“The Grace to Gather”

Dear Reader:

I walked over to the side fence by the garden yesterday to check on the newly planted morning glories and the luscious smell of honeysuckle enveloped me. Puzzled…I walked around the little fence and sure enough, on the other side, there it was. Honeysuckle! Where it came from I have no idea…but I paused and gathered there… while, I, also, gathered a few blossoms to sniff and enjoy in the early morning hours.

Finding a delightful surprise, at an overlooked gathering spot, brings such delight. It is spontaneous and turns an ordinary day into something special. It happens every time I turn on my fountain…suddenly the melodic sound of water falling changes the whole “feel” of the garden and turns it into something magical.

Every time we pray the Lord’s Prayer in church I remember the lesson I once heard about the implication and symbolism of “daily bread.” It has remained in my consciousness every time I read or hear those two words “Daily Bread.”

We live in a society who loves to plan ahead…a lot! Even as a classroom teacher, I remember growing weary of always having to spend afternoons and staff development on planning events a whole semester ahead… before we even got to the end of our first nine weeks grading period in early fall.

It was so confusing to concentrate on daily lesson planning when the school calendar already had dates marked to discuss curriculum planning for the spring…while still in the fall.

Pastor Cameron Lashbrook in his article “About That Crowded Schedule…Practice Daily Bread” reminds us what we lose when we try to live life ahead of the present.

“The more we try to pack into a day than is necessary to live well, the more good things start to smell and taste spoiled.  Have you ever had so many great things planned that you rushed through them all, feeling like you couldn’t wait until they were all done?  Quality of life does suffer under the pressurized obsessions for unmet needs to be fulfilled and under crushing cravings for more than is needed.” (We like the idea of saving up to have lots of extras in life about everything…just in case.)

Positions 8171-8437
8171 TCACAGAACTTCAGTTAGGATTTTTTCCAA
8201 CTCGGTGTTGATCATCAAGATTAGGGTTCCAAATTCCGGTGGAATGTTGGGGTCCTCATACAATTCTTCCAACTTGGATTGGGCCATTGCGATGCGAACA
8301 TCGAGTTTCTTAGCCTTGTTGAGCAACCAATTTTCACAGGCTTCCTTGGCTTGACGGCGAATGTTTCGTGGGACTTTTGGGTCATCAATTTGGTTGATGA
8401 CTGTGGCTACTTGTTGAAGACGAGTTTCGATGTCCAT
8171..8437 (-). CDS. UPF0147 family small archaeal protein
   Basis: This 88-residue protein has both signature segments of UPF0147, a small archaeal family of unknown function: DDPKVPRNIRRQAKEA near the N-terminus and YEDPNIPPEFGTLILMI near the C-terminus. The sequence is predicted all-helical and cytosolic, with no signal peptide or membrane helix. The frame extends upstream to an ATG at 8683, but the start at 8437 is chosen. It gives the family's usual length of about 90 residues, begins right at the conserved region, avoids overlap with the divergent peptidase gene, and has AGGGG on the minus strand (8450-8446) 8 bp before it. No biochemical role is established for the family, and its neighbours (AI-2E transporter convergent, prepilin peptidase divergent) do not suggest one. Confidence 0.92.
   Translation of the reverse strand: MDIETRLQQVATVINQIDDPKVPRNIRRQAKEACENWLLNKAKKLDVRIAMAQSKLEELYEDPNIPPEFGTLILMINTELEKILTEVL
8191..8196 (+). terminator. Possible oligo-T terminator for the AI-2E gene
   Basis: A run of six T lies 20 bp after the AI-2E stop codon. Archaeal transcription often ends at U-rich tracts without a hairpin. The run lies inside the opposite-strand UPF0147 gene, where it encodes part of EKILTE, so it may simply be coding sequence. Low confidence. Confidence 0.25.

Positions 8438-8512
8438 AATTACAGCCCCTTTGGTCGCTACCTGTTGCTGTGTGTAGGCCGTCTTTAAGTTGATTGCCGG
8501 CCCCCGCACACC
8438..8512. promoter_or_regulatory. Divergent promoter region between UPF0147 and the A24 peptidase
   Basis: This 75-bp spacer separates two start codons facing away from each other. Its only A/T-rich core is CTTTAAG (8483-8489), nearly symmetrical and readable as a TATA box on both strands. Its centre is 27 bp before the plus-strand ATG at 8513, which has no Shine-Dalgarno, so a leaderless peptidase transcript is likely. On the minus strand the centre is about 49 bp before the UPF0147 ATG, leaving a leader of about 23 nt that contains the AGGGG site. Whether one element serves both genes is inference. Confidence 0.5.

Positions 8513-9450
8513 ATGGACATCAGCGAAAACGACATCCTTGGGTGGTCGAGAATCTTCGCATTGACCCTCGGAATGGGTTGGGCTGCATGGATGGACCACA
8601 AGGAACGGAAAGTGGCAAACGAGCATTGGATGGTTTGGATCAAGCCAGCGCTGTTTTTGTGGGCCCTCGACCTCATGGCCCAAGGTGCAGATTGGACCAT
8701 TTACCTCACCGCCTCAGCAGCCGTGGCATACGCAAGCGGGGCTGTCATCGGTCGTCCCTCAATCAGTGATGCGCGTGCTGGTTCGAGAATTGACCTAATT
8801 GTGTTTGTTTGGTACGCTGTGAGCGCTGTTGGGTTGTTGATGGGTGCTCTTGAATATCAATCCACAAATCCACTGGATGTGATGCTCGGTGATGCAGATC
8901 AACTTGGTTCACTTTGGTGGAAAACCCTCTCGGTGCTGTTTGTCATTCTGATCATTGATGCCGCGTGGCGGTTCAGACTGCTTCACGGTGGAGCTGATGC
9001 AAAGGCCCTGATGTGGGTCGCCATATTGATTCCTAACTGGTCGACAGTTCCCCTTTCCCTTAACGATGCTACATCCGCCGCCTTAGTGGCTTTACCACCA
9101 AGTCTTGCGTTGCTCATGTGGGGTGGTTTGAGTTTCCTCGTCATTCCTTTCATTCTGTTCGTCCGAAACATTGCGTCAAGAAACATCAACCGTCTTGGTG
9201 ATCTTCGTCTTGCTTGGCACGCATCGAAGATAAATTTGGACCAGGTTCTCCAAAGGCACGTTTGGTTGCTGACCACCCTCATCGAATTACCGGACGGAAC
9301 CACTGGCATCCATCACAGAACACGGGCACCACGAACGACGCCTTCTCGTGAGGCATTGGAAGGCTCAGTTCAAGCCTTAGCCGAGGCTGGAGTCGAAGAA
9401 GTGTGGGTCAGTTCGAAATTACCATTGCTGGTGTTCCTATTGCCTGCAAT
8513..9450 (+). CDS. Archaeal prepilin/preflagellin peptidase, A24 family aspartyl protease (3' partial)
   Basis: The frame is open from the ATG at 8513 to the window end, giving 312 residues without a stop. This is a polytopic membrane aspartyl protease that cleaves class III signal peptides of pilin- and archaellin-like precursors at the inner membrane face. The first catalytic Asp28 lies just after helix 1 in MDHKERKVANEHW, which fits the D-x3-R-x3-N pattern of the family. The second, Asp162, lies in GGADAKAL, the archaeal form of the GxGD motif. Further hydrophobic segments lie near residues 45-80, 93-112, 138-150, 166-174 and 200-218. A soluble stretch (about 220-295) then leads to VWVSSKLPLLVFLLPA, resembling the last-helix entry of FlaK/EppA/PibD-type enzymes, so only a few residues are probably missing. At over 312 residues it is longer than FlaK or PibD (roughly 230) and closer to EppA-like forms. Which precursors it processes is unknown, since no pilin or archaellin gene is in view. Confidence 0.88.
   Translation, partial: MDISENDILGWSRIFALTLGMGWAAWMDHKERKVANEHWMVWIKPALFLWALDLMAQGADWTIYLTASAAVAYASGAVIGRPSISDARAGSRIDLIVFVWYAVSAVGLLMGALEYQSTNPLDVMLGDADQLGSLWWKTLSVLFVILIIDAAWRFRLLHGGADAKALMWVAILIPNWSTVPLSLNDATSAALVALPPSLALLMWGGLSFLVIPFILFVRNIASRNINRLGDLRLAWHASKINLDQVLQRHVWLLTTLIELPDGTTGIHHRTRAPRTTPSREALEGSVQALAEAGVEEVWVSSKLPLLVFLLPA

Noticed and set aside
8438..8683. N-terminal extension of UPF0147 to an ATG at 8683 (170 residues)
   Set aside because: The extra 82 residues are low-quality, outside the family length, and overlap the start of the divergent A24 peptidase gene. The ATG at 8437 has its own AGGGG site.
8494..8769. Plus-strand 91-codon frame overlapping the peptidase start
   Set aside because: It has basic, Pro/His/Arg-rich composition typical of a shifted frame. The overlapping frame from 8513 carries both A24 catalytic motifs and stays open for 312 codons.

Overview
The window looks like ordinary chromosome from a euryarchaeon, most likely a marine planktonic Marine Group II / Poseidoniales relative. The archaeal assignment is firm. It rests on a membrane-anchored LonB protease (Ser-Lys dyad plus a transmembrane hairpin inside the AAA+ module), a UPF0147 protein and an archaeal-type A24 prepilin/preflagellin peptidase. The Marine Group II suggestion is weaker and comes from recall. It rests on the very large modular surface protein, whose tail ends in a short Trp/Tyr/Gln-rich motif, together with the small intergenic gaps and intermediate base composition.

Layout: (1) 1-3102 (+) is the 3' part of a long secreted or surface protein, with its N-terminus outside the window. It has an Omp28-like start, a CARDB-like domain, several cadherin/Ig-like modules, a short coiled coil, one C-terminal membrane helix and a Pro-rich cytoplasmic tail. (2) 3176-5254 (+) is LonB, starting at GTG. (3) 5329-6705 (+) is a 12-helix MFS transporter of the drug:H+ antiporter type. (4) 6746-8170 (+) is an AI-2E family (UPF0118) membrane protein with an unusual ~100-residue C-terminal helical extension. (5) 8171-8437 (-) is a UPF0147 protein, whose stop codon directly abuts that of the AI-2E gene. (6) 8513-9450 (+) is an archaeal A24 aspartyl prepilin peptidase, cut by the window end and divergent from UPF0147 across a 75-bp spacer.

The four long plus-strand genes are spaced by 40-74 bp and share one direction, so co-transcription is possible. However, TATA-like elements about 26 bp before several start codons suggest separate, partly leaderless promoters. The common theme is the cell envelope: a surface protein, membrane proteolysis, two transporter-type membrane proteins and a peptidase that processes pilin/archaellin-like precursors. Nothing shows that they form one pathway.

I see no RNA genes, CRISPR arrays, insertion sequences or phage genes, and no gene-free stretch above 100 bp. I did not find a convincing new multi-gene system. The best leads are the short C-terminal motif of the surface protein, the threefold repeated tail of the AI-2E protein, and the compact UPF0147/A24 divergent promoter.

Daily acknowledgment of our dependence on God is not only an act of faith, it also sets us right mentally, emotionally, and spiritually.  Trusting God to provide what is needed for God’s will to be done in our lives today, every day, sets us free from the fears and obsessions that ruin our appreciation of God’s blessings and sets us free to gather up the good gifts of God that we need today not tomorrow!”

These thoughts remind me of funny little Jakie last Easter Sunday…he was so sweet and appreciative of all the little goodies and little car surprises in the eggs…so he came over and hugged me and as he started own the steps from my kitchen into the den…he said, “Boo Boo, I want to stay here forever.” Of course my heart was all aflutter and I said he could come stay with his Boo Boo any time he wanted.

He then looked around the den and noticed that the Easter baskets were missing… with all the treats and toys. John told him he had taken everything to the car so Jakie wouldn’t forget something later and be sad when he got home. Immediately Jakie started up the other set of stairs heading outside and grinned at me, “Bye Bye Boo Boo we got to go now.” (Forever is a very short time apparently in a four-year-old.)

So until tomorrow….”Dear God, help us learn the lessons of daily bread!  By frantically gathering more than we need today, what we gather begins to spoil.  Worse yet, we grow further from God, the source of all good life!

Give us the grace to gather Your daily gifts and let that be enough.  Give us the grace to trust You to know what we need and to love us enough to provide it.”

“Today is my favorite day”  Winnie the Pooh

The “Swamp” maple behind the garage has just taken off…with little or no attention and the red bud is sprouting leaves all over…lesson learned in gardening…leave most of nature  alone…put it in God’s care for its “daily bread.”



About Becky Dingle

I was born a Tarheel but ended up a Sandlapper. My grandparents were cotton farmers in Laurens, South Carolina and it was in my grandmother’s house that my love of storytelling began beside an old Franklin stove. When I graduated from Laurens High School, I attended Erskine College (Due West of what?) and would later get my Masters Degree in Education/Social Studies from Charleston Southern. I am presently an adjunct professor/clinical supervisor at CSU and have also taught at the College of Charleston. For 28 years I taught Social Studies through storytelling. My philosophy matched Rudyard Kipling’s quote: “If history were taught in the form of stories, it would never be forgotten.” Today I still spread this message through workshops and presentations throughout the state. The secret of success in teaching social studies is always in the story. I want to keep learning and being surprised by life…it is the greatest teacher. Like Kermit said, “When you’re green you grow, when you’re ripe you rot.”
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2 Responses to “The Grace to Gather”

  1. bcparkison says:

    Becky, I reposted a blog today you might find interesting . About posting book covers etc.


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